Tractor-Trailers In Multi-Vehicle Crashes
A recent multi-vehicle pileup in Lake County in February involved two tractor-trailers and four passenger vehicles, killing two and injuring several others. Multi-vehicle accidents on Florida highways are not uncommon, due to the amount of traffic the roads see each day. While the severity of these crashes can vary depending on the specific situation, it is generally true that injuries will be more severe if a tractor-trailer (or multiple tractor-trailers) is involved.
Can I File Suit?
Determining liability in multi-vehicle crashes is never easy, usually because events simply happen so fast – mere seconds may elapse from one impact to the next. These cases are the ones where reconstruction is the most crucial – very often, physical and other external evidence is the only thing that will help to establish where fault should lie. Examples include road conditions, witness statements, law enforcement reports, weather conditions, and anything else that might possibly be relevant.
If the evidence determines that a tractor-trailer driver was potentially liable, it is important to understand Florida law regarding truck accidents. If your injuries are sufficiently severe, you have the right to file suit against the truck driver for what you have been through, but it is highly probable that the driver will be judgment proof (that is, not have enough assets to pay off a jury award if your suit is successful). A better alternative, if possible, is to file suit against the truck company for their employee’s negligence.
Tractor-Trailer Drivers Are Accountable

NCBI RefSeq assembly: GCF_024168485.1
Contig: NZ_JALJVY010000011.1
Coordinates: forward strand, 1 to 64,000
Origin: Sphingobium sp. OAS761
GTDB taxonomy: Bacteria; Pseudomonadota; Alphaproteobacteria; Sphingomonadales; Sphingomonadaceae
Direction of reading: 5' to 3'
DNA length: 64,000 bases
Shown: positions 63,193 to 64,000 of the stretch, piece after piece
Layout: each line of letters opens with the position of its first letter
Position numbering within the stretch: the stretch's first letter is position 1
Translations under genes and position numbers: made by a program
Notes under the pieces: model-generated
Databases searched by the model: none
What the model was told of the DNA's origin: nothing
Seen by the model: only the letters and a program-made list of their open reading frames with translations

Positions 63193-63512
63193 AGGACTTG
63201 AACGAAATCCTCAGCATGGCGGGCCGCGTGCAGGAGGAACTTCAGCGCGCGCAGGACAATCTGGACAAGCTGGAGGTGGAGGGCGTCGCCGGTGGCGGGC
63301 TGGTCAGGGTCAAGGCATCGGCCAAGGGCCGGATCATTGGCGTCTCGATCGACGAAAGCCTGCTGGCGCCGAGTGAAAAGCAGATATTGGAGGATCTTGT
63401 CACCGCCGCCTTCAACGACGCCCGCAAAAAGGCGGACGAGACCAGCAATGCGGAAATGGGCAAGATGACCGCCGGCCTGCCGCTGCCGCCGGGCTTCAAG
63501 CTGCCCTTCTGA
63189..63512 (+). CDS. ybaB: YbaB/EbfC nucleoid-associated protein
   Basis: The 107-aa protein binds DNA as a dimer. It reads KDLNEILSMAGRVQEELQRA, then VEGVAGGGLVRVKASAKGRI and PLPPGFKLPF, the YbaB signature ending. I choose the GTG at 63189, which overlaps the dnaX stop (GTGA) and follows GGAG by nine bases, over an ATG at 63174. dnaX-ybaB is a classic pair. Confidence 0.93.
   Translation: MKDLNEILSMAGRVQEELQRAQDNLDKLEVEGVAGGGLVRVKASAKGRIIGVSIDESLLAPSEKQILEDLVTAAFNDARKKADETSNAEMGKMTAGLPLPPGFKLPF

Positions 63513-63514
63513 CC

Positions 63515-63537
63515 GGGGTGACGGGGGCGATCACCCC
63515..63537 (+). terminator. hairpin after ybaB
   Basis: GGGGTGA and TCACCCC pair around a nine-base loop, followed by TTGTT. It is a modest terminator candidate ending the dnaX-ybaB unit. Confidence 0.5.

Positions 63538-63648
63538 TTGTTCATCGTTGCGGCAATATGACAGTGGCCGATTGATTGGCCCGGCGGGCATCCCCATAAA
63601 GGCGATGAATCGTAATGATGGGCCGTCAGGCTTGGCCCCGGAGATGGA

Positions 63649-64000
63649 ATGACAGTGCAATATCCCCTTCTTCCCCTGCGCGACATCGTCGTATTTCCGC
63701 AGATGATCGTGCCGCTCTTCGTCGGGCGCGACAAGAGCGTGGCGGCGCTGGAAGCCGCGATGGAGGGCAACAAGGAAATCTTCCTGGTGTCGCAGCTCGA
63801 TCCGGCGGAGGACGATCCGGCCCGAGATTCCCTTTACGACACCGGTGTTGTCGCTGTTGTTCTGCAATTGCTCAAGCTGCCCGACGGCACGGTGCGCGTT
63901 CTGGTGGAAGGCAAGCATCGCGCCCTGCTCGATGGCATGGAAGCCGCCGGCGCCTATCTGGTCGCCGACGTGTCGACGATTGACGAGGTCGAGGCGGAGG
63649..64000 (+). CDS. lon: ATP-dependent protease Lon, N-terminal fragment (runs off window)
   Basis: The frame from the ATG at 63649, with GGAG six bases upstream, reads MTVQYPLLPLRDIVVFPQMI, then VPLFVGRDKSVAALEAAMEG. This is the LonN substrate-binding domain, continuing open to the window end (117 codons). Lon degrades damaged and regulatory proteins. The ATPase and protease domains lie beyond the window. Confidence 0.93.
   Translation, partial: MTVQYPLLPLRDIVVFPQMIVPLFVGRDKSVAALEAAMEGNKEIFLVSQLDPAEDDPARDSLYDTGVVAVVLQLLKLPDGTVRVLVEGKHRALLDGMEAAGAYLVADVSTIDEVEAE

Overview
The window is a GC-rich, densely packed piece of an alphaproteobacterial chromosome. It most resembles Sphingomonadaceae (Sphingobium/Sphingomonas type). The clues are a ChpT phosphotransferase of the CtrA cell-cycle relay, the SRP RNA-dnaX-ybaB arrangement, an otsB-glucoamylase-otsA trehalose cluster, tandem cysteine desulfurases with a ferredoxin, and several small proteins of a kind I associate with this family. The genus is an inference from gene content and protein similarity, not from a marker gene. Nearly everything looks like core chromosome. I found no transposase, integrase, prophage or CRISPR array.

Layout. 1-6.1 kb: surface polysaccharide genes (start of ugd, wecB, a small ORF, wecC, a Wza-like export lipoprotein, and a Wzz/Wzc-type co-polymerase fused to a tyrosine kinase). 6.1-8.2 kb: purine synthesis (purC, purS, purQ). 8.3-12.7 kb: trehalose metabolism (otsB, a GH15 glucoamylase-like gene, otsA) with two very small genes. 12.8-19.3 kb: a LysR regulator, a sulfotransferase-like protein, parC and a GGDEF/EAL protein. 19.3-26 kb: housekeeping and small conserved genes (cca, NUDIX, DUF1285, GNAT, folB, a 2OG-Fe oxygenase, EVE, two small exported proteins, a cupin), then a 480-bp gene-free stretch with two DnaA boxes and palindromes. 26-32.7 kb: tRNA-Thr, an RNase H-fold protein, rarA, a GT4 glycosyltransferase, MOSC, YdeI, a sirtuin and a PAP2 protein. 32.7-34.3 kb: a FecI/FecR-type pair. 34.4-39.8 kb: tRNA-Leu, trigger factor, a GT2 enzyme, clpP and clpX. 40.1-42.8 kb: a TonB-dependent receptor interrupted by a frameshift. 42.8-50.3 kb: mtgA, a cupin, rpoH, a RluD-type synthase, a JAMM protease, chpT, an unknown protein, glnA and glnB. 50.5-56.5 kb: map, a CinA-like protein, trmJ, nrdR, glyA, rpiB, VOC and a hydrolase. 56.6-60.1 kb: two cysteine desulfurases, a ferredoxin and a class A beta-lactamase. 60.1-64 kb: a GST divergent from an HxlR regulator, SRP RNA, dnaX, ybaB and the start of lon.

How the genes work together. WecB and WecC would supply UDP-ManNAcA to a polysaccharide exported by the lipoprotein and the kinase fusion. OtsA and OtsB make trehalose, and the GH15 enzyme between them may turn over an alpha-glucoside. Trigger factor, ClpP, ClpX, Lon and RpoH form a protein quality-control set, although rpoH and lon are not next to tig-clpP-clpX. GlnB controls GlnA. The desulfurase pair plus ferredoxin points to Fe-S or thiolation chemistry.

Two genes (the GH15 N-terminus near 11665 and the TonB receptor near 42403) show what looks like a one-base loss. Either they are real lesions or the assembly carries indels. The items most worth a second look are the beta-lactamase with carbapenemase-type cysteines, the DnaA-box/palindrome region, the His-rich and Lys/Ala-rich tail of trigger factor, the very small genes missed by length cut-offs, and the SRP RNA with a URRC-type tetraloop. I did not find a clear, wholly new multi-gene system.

If you have been involved in an accident with a tractor-trailer, it may actually be easier to determine the driver’s liability than it would with a private vehicle, simply because truck drivers are accountable to both their superiors and to the authorities. For example, the Federal Motor Carrier Safety Administration (FMCSA) has regulations on hours of service – if the driver is found to have been operating their vehicle for too long, it can be a powerful argument that they were negligent.
Be advised that Florida follows the rule of comparative negligence, which means that even if you are found to have been partially responsible for your own injuries, you may still be able to recover minus your percentage of fault. For example, if you are held to be 25 percent responsible for your own injuries, but the defendant is 75 percent responsible, you would still be able to recover 75 percent of your costs.
Contact A Tampa Tractor-Trailer Accident Attorney
While it remains to be seen whether the families of the deceased in the Lake County accident will seek compensation, the important fact for those who live through these accidents is that you have the right to seek compensation of your own. If you have been involved in this type of crash, a Tampa truck accident attorney from the Rinaldo Law Group may be able to help. Call our office today for a free consultation.